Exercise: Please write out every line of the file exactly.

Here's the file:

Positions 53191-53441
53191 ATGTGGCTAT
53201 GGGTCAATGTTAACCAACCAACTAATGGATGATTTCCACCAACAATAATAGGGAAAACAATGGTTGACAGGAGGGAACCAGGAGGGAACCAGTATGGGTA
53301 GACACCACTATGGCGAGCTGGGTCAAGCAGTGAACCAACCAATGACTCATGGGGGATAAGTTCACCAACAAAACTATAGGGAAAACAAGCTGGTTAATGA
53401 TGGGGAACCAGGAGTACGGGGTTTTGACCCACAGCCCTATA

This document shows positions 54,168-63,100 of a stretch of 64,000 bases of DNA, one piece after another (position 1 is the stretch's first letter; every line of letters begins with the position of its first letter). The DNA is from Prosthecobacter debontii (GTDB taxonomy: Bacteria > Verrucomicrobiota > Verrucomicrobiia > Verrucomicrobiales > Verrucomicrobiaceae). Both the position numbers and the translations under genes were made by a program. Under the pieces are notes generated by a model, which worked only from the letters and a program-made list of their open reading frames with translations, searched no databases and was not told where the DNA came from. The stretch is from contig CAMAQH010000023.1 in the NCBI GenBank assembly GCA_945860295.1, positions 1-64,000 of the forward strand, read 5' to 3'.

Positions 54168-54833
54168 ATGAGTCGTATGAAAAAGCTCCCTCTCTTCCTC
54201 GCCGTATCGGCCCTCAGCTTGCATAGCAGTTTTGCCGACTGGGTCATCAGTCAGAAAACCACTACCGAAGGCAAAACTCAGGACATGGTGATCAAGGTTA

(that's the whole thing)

Positions 53191-53441
53191 ATGTGGCTAT
53201 GGGTCAATGTTAACCAACCAACTAATGGATGATTTCCACCAACAATAATAGGGAAAACAATGGTTGACAGGAGGGAACCAGGAGGGAACCAGTATGGGTA
53301 GACACCACTATGGCGAGCTGGGTCAAGCAGTGAACCAACCAATGACTCATGGGGGATAAGTTCACCAACAAAACTATAGGGAAAACAAGCTGGTTAATGA
53401 TGGGGAACCAGGAGTACGGGGTTTTGACCCACAGCCCTATA

This document shows positions 54,168-63,100 of a stretch of 64,000 bases of DNA, one piece after another (position 1 is the stretch's first letter; every line of letters begins with the position of its first letter). The DNA is from Prosthecobacter debontii (GTDB taxonomy: Bacteria > Verrucomicrobiota > Verrucomicrobiia > Verrucomicrobiales > Verrucomicrobiaceae). Both the position numbers and the translations under genes were made by a program. Under the pieces are notes generated by a model, which worked only from the letters and a program-made list of their open reading frames with translations, searched no databases and was not told where the DNA came from. The stretch is from contig CAMAQH010000023.1 in the NCBI GenBank assembly GCA_945860295.1, positions 1-64,000 of the forward strand, read 5' to 3'.

Positions 54168-54833
54168 ATGAGTCGTATGAAAAAGCTCCCTCTCTTCCTC
54201 GCCGTATCGGCCCTCAGCTTGCATAGCAGTTTTGCCGACTGGGTCATCAGTCAGAAAACCACTACCGAAGGCAAAACTCAGGACATGGTGATCAAGGTTA